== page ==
Stu Barnes is putting away his skates with a smile on his face.
After playing more than 1,100 NHL games, the 37-year-old had just started thinking it was time to move on when the Dallas Stars gave him an opportunity to join their coaching staff.
The timing couldn’t have been much better.
“I feel good about it being the end now and being able to walk away in one piece,” Barnes said Thursday after being named an assistant coach with the Stars. “I just knew that I wanted to stick around the game and be a part of it.
“When this opportunity presented itself, I was pretty excited.”
This isn’t one of those situations where an athlete spent months agonizing over his future – simply because Barnes is so content with his past.
Even after getting drafted fourth overall by the Winnipeg Jets in 1989, the native of Spruce Grove, Alt., would never have dreamt he’d play 16 years in the NHL. He spent parts of three seasons with Winnipeg before going on to play in Florida, Pittsburgh, Buffalo and Dallas.
Those stops included two appearances in the Stanley Cup final (Florida in 1996, Buffalo in 1999) and 1,252 total games, including playoffs.
“You just work so hard to make the league and then once you’re there you have to continue to work hard to stay,” said Barnes. “I guess you never know from year to year and game to game how long it’s going to last.
“Looking back, I feel very fortunate to have played as long as I have.”
Barnes owes some of his longevity to the fact he was a player that was able to adapt to different roles. He once scored 30 goals in a season with the Penguins but was used as more of a checker while spending his final four-plus years with the Stars.
The only real injury trouble he faced during his career was a couple of concussions, the last of which he suffered during the playoffs in the spring. That one wasn’t too severe and hasn’t impaired his day-to-day life outside of the rink.
“I’ve been pretty lucky over the years as far as health-wise,” said Barnes.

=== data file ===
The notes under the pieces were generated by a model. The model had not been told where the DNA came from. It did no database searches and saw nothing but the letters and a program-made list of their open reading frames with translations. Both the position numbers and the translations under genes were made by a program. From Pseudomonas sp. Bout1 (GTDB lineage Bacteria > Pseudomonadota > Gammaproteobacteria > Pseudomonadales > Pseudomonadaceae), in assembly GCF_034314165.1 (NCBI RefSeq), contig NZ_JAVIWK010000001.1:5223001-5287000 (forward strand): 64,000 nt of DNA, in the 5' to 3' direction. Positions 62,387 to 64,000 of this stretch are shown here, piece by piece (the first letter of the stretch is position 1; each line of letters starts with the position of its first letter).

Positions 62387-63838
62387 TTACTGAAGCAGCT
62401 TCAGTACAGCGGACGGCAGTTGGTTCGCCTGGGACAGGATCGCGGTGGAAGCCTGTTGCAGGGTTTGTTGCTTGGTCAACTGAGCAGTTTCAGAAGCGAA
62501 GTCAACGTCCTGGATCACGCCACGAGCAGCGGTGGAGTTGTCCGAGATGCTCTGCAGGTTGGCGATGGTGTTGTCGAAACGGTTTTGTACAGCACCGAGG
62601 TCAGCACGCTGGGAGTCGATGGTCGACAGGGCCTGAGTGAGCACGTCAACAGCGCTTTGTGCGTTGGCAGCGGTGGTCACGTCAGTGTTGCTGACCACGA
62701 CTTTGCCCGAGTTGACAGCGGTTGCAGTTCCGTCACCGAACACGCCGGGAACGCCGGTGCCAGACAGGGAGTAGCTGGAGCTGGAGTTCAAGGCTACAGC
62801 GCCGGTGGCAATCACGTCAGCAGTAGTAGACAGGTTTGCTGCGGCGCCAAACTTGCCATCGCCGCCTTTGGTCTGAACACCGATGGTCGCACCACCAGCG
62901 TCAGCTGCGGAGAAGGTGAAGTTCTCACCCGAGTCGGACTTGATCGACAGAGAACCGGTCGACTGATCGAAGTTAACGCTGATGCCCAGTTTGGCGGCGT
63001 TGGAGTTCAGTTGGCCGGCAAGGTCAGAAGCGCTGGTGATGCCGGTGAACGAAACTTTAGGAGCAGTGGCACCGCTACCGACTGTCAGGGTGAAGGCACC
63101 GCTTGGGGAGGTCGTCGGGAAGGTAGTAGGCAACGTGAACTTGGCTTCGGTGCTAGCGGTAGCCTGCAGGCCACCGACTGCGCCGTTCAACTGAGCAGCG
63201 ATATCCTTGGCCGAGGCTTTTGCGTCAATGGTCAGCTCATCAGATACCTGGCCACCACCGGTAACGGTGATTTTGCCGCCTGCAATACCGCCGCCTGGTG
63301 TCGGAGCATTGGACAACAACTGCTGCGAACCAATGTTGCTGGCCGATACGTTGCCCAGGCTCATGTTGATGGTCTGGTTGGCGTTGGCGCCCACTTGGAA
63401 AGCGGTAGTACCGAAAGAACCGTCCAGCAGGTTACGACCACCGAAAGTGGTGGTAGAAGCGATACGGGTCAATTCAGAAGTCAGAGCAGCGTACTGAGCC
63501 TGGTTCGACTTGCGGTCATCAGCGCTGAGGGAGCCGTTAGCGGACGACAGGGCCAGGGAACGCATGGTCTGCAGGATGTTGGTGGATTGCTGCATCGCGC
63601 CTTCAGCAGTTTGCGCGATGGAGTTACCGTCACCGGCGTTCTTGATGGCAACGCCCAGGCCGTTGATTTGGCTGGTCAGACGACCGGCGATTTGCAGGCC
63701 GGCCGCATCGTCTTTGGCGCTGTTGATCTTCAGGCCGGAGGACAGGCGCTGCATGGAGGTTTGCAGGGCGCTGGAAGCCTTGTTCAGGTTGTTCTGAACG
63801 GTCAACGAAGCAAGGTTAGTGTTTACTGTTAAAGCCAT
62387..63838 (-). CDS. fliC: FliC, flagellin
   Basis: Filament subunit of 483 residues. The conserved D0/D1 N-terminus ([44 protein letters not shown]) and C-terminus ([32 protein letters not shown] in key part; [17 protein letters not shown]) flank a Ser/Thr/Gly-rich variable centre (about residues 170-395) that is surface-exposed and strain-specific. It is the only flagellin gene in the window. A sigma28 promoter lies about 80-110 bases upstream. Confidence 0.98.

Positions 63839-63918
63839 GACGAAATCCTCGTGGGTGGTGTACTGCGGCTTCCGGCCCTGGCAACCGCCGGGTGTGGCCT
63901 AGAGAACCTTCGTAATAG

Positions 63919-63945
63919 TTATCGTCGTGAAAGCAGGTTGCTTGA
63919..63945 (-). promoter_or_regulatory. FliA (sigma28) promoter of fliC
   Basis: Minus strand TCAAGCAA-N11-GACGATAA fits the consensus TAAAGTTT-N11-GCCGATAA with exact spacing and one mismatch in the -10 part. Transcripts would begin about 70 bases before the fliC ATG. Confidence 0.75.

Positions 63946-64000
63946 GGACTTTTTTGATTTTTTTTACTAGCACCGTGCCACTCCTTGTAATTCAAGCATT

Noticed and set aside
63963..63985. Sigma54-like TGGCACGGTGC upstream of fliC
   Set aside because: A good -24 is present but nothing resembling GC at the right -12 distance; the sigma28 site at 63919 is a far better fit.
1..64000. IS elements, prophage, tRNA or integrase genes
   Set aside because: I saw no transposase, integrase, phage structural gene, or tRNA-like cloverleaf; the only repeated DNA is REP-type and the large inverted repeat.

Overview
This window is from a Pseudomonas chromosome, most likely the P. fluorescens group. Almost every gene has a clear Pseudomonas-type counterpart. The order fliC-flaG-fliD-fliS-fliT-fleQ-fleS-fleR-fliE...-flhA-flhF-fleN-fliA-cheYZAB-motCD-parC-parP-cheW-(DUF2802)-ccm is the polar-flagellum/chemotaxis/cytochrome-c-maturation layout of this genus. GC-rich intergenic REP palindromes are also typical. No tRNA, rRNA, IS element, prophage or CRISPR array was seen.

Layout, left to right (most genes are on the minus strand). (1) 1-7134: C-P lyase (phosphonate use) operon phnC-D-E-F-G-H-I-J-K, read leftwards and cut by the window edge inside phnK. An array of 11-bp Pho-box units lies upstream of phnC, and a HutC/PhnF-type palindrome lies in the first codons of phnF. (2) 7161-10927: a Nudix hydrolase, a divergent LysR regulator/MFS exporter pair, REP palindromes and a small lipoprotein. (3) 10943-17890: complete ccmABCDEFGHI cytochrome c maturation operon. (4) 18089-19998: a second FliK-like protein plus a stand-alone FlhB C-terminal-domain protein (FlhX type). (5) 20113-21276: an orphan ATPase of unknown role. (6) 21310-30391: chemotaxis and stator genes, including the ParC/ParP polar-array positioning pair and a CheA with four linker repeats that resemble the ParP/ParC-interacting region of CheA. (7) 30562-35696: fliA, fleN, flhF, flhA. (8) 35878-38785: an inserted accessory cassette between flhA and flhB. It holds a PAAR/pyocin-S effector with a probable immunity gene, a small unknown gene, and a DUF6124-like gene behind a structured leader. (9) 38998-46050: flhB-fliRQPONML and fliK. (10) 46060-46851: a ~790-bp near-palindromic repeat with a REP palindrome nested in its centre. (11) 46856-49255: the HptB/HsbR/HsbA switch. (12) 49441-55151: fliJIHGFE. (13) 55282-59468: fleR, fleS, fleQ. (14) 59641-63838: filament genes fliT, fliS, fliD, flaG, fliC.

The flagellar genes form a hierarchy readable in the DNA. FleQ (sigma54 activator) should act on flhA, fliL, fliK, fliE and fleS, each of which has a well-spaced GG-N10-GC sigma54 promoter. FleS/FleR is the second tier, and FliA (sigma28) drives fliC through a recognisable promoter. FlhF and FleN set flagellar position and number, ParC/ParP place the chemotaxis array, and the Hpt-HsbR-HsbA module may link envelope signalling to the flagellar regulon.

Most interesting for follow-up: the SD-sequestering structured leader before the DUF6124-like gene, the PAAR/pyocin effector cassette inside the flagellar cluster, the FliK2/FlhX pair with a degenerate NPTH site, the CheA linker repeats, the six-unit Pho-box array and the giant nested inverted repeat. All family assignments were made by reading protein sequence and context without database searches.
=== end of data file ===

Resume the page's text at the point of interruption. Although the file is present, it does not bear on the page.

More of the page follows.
The Stars made it clear to him after the season that there probably wouldn’t be an opportunity to re-sign with them for the coming year. He could have tried to catch on somewhere else to prolong his playing career but instead chose to stay in Dallas as a coach.
It was a pretty easy decision to make.
“It’s a great place to live,” said Barnes. “I’ve got a wife and two kids that are in school and they really enjoy living down here.
“We’ve got lots of friends in the game and out of the game. That also plays a big factor when it comes time to make that decision at the end of your career.”
The exact job description for his new career is still being decided but Barnes says he’s going to join Dave Tippett’s coaching staff with “eyes and ears wide open.”
He’s replacing Ulf Dahlen and is looking forward to working with some of the younger Stars – something he always took time to do during his playing days.
“Stu was a consummate professional on and off the ice throughout his career, and was the type of player who always exhibited the qualities you would associate with a future coach,” Stars co-GM Les Jackson said in a statement. “Stu will be an excellent addition to our staff, which we feel is among the best in the league.”
The biggest thing missing from his resume is a Stanley Cup.
Barnes looks back fondly on the two playoff runs that saw him play the final and is content with those experiences.
“I got close a couple times,” he said. “But I have no regrets whatsoever.”
He may yet win a championship as a coach.
The Stars reached the Western Conference final last season before getting beaten in six games by the Detroit Red Wings. The team features a good nucleus with players like Brenden Morrow, Brad Richards and Mike Ribeiro.
Forwards Sean Avery and Fabian Brunnstrom are among the pieces that have been added during the off-season.
“Over the years, they’ve really tried to go after (the Stanley Cup) and been proactive trying to get there,” said Barnes. “It seems like we have a real good group now. We had a lot of success last year and certainly in the playoffs.
“We’ve added a few guys and hopefully that’s the difference.”